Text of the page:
The change in business attitudes towards Israel has been hastened by dismay at the electoral success of Netanyahu’s political outfit, his extremism and his crypto-fascist supporters. The country no longer has the same drawing power as a location for investment.

For example, the Irish government did not award the lucrative JobPath state contract to the security giant G4S, even though G4S employs over 3,000 people in Ireland. BDS campaigners successfully convinced Kenny that to award the contract to a company allegedly complicit in the torture of prisoners would be incongruent with the position Ireland has taken in relation to human rights in Palestine.

Universities, banks, charities and public bodies around the world also have withdrawn contracts with G4S.

Cork connection

Veolia, the company that operates LUAS (Dublin’s light rail tram system), had a major involvement in an Israeli transport project on the West Bank. BDS targeted the company and won the support of local government councils in Cork, Sligo, Galway, Dublin, Donegal and Castlebar, which passed resolutions not to renew contracts with the Veolia-Luas Company. They also excluded the possibility of any new contracts with Veolia.

Elsewhere, in at least 25 cities (including London, Stockholm and Boston), official policy barred Veolia from securing public contracts. Various pension and investment fund companies also divested from Veolia. The company has since sold almost all its Israeli business in water, waste and energy projects and acknowledged that its role in illegal Israeli settlements cost the firm billions of dollars.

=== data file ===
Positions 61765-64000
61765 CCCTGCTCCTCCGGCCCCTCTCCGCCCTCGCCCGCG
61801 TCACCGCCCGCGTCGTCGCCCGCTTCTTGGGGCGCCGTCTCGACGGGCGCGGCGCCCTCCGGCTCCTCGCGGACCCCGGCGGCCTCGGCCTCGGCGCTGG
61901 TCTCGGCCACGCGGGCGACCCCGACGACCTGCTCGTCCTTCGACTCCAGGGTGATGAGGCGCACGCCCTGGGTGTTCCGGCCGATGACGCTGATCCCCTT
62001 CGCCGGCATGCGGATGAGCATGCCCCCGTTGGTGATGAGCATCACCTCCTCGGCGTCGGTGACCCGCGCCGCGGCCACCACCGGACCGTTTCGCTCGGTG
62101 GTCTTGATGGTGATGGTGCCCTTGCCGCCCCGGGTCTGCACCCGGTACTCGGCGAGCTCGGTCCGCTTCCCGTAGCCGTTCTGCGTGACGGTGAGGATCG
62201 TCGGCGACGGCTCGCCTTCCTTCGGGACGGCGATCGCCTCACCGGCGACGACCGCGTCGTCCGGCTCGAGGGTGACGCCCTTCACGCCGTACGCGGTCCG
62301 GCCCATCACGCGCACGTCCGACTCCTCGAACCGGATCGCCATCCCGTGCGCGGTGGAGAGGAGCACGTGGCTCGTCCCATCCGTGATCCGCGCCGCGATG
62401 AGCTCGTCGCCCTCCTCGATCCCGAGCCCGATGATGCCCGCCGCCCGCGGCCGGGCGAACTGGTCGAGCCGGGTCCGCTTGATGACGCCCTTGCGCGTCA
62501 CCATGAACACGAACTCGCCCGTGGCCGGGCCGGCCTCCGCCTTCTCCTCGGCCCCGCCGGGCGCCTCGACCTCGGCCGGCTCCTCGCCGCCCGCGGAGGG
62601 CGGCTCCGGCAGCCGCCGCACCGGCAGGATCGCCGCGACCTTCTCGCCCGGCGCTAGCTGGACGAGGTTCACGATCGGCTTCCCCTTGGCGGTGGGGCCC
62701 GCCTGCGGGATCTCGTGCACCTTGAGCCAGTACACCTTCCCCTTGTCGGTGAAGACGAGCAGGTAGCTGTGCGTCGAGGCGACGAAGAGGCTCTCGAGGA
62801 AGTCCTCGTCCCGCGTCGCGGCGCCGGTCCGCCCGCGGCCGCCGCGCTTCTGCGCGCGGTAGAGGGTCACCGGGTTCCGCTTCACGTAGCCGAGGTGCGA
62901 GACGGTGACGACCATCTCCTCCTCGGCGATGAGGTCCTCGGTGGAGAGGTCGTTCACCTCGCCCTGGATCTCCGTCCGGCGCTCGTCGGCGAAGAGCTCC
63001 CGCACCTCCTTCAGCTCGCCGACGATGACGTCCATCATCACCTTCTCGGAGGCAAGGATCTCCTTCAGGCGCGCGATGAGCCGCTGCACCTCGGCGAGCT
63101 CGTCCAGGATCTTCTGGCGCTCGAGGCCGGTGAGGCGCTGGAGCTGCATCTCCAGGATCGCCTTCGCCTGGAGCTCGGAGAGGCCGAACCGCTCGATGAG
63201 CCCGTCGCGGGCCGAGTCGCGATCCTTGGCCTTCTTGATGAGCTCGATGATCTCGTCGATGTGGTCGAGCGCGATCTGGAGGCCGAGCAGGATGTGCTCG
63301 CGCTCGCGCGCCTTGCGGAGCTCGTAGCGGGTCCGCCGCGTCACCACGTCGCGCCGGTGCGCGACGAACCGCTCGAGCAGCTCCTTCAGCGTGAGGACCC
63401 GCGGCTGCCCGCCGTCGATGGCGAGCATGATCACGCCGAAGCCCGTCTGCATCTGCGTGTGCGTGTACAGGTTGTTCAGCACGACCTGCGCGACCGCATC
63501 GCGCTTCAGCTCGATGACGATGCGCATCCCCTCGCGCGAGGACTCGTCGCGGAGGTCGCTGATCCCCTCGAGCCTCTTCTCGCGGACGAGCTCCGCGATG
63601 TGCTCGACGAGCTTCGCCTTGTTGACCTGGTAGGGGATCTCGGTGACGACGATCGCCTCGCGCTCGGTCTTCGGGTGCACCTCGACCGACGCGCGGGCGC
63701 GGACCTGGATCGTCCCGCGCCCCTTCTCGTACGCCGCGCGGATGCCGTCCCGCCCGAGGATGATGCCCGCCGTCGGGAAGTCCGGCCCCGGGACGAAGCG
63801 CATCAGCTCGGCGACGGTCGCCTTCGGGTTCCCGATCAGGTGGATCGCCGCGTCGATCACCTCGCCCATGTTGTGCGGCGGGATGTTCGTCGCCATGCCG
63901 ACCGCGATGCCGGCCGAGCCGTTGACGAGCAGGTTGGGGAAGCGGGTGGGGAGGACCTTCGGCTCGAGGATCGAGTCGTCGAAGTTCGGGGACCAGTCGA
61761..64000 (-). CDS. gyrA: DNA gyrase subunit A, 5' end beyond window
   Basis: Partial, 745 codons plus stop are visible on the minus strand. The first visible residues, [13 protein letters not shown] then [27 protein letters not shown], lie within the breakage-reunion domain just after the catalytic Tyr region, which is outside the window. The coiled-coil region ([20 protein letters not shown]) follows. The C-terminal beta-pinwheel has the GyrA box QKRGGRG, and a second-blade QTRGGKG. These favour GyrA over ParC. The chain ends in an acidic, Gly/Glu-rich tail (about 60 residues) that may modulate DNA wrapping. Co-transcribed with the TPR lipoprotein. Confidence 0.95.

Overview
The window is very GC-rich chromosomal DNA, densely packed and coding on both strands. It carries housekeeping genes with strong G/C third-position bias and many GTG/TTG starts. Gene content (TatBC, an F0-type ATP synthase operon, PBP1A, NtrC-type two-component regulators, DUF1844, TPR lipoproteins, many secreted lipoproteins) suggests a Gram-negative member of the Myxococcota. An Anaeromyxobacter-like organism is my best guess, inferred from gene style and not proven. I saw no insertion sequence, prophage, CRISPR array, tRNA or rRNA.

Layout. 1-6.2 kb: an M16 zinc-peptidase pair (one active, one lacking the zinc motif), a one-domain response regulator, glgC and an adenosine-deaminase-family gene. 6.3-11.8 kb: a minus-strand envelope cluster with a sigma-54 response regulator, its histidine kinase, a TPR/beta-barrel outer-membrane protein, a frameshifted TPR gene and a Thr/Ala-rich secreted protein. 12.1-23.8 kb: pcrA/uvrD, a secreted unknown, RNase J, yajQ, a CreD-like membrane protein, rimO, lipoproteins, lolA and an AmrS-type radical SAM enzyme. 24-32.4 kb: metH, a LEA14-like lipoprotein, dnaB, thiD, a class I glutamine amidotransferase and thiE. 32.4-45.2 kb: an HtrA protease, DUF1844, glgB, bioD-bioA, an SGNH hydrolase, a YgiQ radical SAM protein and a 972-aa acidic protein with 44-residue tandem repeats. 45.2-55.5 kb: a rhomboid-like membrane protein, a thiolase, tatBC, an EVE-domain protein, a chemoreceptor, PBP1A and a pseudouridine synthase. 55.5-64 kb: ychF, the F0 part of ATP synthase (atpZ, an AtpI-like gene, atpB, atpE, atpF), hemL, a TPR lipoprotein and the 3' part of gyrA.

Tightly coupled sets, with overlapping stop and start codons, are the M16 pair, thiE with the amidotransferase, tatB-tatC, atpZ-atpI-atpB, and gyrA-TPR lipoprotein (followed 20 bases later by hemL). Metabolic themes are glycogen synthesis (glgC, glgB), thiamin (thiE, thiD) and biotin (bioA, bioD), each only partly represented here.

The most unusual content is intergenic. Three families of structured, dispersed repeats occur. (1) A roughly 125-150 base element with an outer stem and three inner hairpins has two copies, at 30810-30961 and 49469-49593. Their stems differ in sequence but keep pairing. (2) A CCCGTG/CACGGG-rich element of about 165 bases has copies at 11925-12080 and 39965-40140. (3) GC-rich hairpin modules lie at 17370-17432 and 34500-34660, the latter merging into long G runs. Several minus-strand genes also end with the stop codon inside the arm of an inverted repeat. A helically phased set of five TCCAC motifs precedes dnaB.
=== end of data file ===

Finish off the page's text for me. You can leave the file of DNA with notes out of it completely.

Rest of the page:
Last month, the French telecoms giant, ORANGE, in response to a report by the Catholic Committee against Hunger and for Development that accused ORANGE of building more than 100 telecommunication installations on seized Palestinian land, said it intended to terminate its relationship with the Israeli company that licenses its brand in Israel.

This was too much for Israel’s far right Prime Minister, Binyamin Netanyahu. Unable to control his rage, he demanded that the French government ‘distance itself publicly from the miserable (ORANGE) statement and the miserable action of a company that is partially owned by the government of France.’ He got nowhere.

Ahava, a leading European cosmetics company, recently decided to relocate its factories and offices well away from the illegal settlement of Mitzpe Shalem in the occupied West Bank where it was based. It also closed two of its seven branches in Israel after an international boycott of its products in the UK, Spain, US and several other EU countries.

The serious impact of the BDS boycott and the floundering of Zionist hawks on how to deal with it – traditionally it has been much easier to bomb your opponents than talk to them – was noticeable in the comments of a rattled Israeli Justice Minister, Ayelet Shaked. The best she could do was to shriek something about the need to introduce ‘countermeasures to stop this movement (BDS) and not leave liars and inciters go free.’

In the meantime, following a BDS request for an outright EU ban on trade with companies that operate in illegal settlements, the EU agreed to a measure that requires products to display the information ‘Made in a West Bank Settlement’. Israeli extremists blew their top and compared labelling to forcing Jews to wear yellow stars in Nazi Europe.

To judge by the successful way things are going for the BDS movement, Israel has run up against an effective, non-violent opponent and it doesn’t quite know how to deal with it!